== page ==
A wall newspaper is a hand-written or printed local newspaper that is pasted to a wall or a
notice board in public places. It is very popular in Nepal and India, particularly in places
where access to conventional newspapers is limited.
Wall newspapers are usually locally produced on large sheets of thick paper. They sometimes
incorporate illustrations and photographs as well as text. Wall newspapers feature local
information and news that is useful or interesting to the villagers. Some include space for
The main advantage of wall
newspapers is that they offer ‘a voice’
to the community. People have easy
access to the editor and local
journalists and this means people’s
stories and opinions can be
published, and the content is locally
relevant and interesting.
It can be produced in the
It is free to the reader
There are no high printing
and distribution costs.
Nepal Press Institute
Advantages of Wall Newspapers
How to Use Wall Newspapers
To produce a wall newspaper it is
Preparing a wall newspaper, Dharan, Eastern Nepal
necessary to identify or train local
people to become editors and
reporters. These people should be able to accurately represent the views of their community,
especially the most disadvantaged people whose views are seldom heard.
Determine the frequency of publication, the newspaper name, and the number of
copies to be produced.
Calculate the costs involved in production.
Consider presentation and layout - use simple language, large bold type and plenty of
images such as photographs and cartoons.
Collect local material for publication e.g. success / failure stories, ideas for local
development initiatives and local news and events.
Display the wall newspapers in locations where different community groups feel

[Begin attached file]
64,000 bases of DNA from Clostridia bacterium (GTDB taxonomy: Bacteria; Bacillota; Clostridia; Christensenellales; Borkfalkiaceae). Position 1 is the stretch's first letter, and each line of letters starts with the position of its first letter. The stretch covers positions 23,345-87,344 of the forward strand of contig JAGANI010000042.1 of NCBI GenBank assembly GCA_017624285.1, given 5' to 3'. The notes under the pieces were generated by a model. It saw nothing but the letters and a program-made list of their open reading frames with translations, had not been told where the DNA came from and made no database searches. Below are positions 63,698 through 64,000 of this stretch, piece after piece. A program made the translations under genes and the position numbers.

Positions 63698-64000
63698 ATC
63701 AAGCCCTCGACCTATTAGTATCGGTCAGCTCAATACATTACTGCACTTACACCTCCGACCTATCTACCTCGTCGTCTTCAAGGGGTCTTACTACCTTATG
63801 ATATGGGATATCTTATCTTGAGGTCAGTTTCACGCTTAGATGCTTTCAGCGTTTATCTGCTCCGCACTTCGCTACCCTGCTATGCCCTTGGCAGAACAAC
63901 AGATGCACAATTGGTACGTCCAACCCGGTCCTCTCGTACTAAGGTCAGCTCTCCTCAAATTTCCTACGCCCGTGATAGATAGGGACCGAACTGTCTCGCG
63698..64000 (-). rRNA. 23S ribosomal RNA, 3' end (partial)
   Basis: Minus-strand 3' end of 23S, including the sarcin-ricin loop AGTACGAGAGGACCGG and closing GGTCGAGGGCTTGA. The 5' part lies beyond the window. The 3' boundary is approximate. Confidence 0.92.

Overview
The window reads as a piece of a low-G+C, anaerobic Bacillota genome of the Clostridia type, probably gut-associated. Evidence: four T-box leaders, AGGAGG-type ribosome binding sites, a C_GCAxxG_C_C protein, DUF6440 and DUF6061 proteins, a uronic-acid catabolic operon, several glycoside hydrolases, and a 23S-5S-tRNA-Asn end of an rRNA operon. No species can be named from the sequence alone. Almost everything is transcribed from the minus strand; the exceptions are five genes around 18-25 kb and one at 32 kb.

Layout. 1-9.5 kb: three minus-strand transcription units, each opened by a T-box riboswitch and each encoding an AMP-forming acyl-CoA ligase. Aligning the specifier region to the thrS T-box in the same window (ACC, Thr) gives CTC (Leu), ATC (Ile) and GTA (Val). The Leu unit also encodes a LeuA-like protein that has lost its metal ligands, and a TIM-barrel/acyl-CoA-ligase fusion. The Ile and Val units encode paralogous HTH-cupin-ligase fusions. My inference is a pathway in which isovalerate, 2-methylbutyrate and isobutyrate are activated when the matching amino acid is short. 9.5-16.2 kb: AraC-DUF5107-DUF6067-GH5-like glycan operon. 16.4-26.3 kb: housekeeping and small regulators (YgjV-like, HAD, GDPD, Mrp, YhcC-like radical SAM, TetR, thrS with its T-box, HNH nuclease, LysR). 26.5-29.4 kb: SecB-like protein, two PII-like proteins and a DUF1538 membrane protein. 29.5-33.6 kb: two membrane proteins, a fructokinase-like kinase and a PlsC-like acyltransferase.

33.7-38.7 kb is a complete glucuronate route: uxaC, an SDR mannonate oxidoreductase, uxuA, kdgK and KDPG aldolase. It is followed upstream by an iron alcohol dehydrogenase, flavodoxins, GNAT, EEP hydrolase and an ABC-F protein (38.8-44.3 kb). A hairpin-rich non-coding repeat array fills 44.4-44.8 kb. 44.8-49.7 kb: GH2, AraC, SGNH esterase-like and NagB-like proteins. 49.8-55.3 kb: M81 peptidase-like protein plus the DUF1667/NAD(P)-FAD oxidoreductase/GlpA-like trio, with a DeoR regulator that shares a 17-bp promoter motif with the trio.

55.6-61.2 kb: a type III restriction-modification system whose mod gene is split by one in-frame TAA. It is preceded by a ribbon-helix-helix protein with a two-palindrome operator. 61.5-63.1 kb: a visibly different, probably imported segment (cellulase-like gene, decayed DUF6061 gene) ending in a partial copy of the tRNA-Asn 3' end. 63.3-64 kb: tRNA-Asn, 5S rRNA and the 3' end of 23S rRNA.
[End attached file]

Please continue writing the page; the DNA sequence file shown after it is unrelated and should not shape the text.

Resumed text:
welcome (this may differ between men, women and children or between castes)
Constraints of Wall Newspapers
The audience require some literacy.
Some journalism and editorial skills are required in production.
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Real Life Story
Thirty-five children, aged 10 to 15 were
given basic training in wall newspaper
production, and there are now 19 groups
in Dharan’s seven wards. The children
cover true stories of drug abuse, child
labour and many other children related
issues. The wall newspapers produced by
the children have proved to be very
successful in creating positive impacts in
Nepal Press Institute
Children Journalists for Protection and Promotion of Child Rights
A group of children in Dharan in Eastern Nepal is very much involved in producing wall
newspapers. The children are raising awareness concerning child rights issues as part of a
project involving Dharan Municipality, Sunsari Communication Development Centre and
"When I first wrote about a child who is
working as a servant I was badly scolded.
Four or five times we have been
chastised for writing such stories. We
once wrote a story called 'Abhishekh
cannot go to school' and now his parents
do send Abhishekh to school. We felt
very happy when he started going to
school. My confidence that newspapers
can change the attitudes of people has grown."
Somu Thapa, 'Bal Awaj', Dharan
Girl in Dharan displays a wall newspaper
Real life story edited from a Nepal Press Institute workshop report for UNICEF- April 1998
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The Schumacher Centre
Rugby, Warwickshire, CV23 9QZ
Tel: +44 (0)1926 634400
Fax: +44 (0)1926 634401
This document is based on the Micro Media Card Pack: A Tool Kit for Community
Development Workers produced by Practical Action in October 2003. Reproduced
as a Technical Brief in October 2007.
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